Rep. Olympia Snowe does not like the FCCs plan to reclassify broadband. The objection isnt so unusual for a Republican, except that Snowe, who represents the state of Maine, long has supported Net neutrality principles.
Earlier this week, in a letter to FCC Chairman Julius Genachowski, Snowe decried the significant drawbacks she said would occur if broadband is regulated as a telecommunications service, as defined by Title II of the 1934 Communications Act. One of those drawbacks, she said, would come in the form of hampered or delayed broadband investment a stance that echoes many network operators criticisms. She also argued that the 1934 law is insufficient for overseeing 21st Century technologies.
However, Genachowski has said in his third way manifesto released in April that he would not impose the more burdensome Title II regulations, such as price controls, onto broadband reclassification. The FCC is expected to discuss Genachowskis proposal at its June 17 meeting.
Snowe further told Genachowski that Congress is the better body to address Americas broadband policies, as well as the issue of whether telcos and cable companies may give preferential treatment to Internet traffic. Indeed, the heads of the Congressional committees that govern communications policy already have said they want to update the 1996 Telecom Act. The House and Senate worked on such an update several years ago the efforts died as more pressing matters consumed members attention. And now, with two wars, a giant oil spill, high unemployment, illegal immigration issues, midterm elections and other hot topics at hand, the prospects for such overhaul seem far-fetched.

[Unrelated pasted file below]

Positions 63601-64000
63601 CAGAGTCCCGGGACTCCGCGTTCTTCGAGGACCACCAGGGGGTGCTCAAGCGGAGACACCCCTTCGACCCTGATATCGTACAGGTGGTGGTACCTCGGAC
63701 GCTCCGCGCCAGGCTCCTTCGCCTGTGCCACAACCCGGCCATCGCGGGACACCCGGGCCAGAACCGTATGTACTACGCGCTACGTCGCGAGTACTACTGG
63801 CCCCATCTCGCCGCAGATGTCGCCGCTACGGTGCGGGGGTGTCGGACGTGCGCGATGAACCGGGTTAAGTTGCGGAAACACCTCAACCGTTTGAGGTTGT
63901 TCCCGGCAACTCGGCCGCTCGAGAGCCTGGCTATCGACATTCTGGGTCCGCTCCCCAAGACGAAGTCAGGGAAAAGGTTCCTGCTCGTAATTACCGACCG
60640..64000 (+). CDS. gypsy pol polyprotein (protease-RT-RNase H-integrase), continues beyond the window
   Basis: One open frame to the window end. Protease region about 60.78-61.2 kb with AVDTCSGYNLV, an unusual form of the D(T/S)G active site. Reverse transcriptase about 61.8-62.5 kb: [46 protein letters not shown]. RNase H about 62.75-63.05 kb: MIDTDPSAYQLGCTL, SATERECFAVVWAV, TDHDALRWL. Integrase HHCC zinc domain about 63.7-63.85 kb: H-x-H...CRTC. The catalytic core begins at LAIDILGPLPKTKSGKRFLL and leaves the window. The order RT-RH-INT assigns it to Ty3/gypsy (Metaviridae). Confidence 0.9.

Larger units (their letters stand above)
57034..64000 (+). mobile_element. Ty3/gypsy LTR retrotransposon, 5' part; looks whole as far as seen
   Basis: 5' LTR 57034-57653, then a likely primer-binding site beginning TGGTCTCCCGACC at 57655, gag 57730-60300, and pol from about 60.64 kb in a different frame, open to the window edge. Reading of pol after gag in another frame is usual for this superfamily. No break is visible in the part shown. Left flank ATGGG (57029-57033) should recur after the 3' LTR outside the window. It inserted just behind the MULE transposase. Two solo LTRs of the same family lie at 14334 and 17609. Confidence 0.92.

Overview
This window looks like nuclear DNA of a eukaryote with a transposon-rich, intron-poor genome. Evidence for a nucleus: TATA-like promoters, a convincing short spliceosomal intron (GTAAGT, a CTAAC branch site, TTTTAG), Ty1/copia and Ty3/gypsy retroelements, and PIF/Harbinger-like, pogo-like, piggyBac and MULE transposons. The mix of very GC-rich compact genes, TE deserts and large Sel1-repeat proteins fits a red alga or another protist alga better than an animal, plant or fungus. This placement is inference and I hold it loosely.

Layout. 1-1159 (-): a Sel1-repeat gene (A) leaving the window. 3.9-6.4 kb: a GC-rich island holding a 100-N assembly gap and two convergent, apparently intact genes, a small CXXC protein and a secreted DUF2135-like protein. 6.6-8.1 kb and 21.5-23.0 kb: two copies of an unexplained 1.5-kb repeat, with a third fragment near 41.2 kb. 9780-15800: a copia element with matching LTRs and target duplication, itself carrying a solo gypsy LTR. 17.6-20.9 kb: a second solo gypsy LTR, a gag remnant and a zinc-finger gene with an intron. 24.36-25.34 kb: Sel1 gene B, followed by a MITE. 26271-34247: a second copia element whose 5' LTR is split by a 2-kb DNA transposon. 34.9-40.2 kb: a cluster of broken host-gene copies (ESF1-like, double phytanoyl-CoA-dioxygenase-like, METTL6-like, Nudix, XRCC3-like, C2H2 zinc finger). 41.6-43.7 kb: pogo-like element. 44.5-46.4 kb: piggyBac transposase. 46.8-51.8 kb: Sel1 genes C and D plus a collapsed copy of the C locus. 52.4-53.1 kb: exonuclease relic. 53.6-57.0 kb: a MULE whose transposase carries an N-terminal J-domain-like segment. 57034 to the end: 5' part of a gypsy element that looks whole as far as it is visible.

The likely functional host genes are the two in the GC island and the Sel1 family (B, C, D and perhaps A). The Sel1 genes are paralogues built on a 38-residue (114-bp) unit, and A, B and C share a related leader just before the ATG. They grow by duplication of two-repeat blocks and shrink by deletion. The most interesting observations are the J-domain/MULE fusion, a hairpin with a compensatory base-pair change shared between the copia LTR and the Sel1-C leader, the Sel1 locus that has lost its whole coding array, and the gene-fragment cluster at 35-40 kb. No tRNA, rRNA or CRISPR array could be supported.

Genachowski has made Net neutrality one of his key projects for his FCC tenure. The pursuit experienced a setback in April, though, after a federal appeals court sided with Comcast Corp. in a case dating back to 2008. That was when the Kevin Martin-led FCC aimed to punish Comcast for throttling some peer-to-peer users traffic. Comcast filed a lawsuit, which it won this year. The ruling was considered a serious setback for Genachowskis Net neutrality efforts but he appears undaunted.